Announcing Stack Overflow Documentation

We started with Q&A. Technical documentation is next, and we need your help.

Whether you're a beginner or an experienced developer, you can contribute.

Sign up and start helping → Learn more about Documentation →

I understand how to get the names of parameters passed to a method, but let's say I have a method declaration as follows:

static void ParamsTest(string template, params object[] objects)

and I want to use object/property names in my template for substitution with real property values in any of the objects in my `objects' parameter. Let's then say I call this method with:

ParamsTest("Congrats", customer, purchase);

I will only be able to retrieve two parameter names trying to fill out the template, viz, template, and objects, and the names of the objects in the objects collection are forever lost, or not?

I could require a List<object> as my second parameter, but I feel there is somehow a more elegant solution, maybe with a lambda or something. I don't know, I'm not used to using lambdas outside of LINQ.

share|improve this question
What about a Dictionary<string,object>, where the string is the name of the variable? – Oded Aug 1 '10 at 19:22
+1. can somehow use C#4's actual named params? ParamTest(customer: customer, purchase:purchase) – mpen Aug 1 '10 at 19:29
Sniff :-( I can't use C# 4. – ProfK Aug 1 '10 at 19:39
up vote 4 down vote accepted

Inpsired by Mark I can offer an anonymous type answer :

using System;

namespace ConsoleApplication5
    class Program
        static void Main(string[] args)
            ParamsTest(new { A = "a", B = "b"});

        public static void ParamsTest(object o)
            if (o == null)
                throw new ArgumentNullException();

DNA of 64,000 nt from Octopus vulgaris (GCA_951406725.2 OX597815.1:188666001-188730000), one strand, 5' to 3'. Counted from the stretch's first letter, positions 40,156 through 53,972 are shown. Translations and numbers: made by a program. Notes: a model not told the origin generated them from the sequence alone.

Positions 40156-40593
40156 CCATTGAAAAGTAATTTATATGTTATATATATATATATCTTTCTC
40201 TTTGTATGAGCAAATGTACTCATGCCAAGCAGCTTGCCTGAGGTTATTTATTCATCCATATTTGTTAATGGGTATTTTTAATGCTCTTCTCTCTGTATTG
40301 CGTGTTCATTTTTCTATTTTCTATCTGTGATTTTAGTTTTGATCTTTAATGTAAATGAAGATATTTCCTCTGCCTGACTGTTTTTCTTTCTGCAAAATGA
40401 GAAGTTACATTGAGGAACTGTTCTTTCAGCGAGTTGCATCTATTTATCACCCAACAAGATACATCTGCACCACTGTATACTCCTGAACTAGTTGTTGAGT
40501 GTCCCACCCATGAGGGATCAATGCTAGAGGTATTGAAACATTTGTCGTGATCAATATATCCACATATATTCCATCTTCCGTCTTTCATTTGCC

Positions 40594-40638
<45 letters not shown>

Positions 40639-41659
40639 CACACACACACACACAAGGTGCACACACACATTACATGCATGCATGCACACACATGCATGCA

var t = o.GetType();
            var aValue = t.GetProperty("A").GetValue(o, null);
            var bValue = t.GetProperty("B").GetValue(o, null);

However this DOES have drawbacks :

  • No type safety. I can pass in any object
  • I can pass in an anonymous type with different members and/or types than those expected
  • You should also do more checking than in this short sample
share|improve this answer
You can also reorder parameters in the call :) – Andrei Rînea Aug 1 '10 at 19:41
+1 for me, lol. – mpen Aug 1 '10 at 19:55
I wish I could vote Mark up as well, but his is not an answer. Thanks, this is my chosen route. – ProfK Aug 1 '10 at 22:18
Let's upvote a random question/answer of Mark's! [I will] – Andrei Rînea Aug 2 '10 at 11:45

You could define a parameters object :

public class ParamsTestParams {
    public string A { get; set; }
    public string B { get; set; }

    public static readonly ParamsTestParams Empty = new ParamsTestParams();

Change the methods signature to :

ParamsTest(ParamsTestParams parameters)

And call your method like so :

ParamsTest(new ParamsTestParams { A = "abc" });

or :

ParamsTest(new ParamsTestParams { B = "abc" });

or :

ParamsTest(new ParamsTestParams { A = "abc", B = "xyz" });

or :

ParamsTest(ParamsTestParams.Empty); // instead of null so you don't have to do null checks in the method's body

and so on.

share|improve this answer
could use an anonymous object instead in c#4 – mpen Aug 1 '10 at 19:26
yes, but obtaining its members and their names inside ParamsTest is not a simple task - it involves reflection – Andrei Rînea Aug 1 '10 at 19:28
Added anonymous type example – Andrei Rînea Aug 1 '10 at 19:38
Or I could just use a Dictionary<string, object> :-) – ProfK Aug 1 '10 at 19:40
You can also reorder parameters in the call :) – Andrei Rînea Aug 1 '10 at 19:42

I would probably just do it like this:

static void ParamsTest(string template, object[] objects)

and call it like this:

ParamsTest("Congrats", new object[] { customer, purchase });
share|improve this answer
Just as in my anonymous type sample, you don't really have type safety, also you don't have parameter naming. Also, you can be shorter in syntax from "new object[] { ... }" to "new [] { ... }" – Andrei Rînea Aug 1 '10 at 19:39
I really, really need parameter naming. – ProfK Aug 1 '10 at 19:41
Then I think Oded's suggestion of Dictionary<string,object> is your easiest option – snurre Aug 1 '10 at 20:00

Your Answer


By posting your answer, you agree to the privacy policy and terms of service.

Not the answer you're looking for? Browse other questions tagged or ask your own question.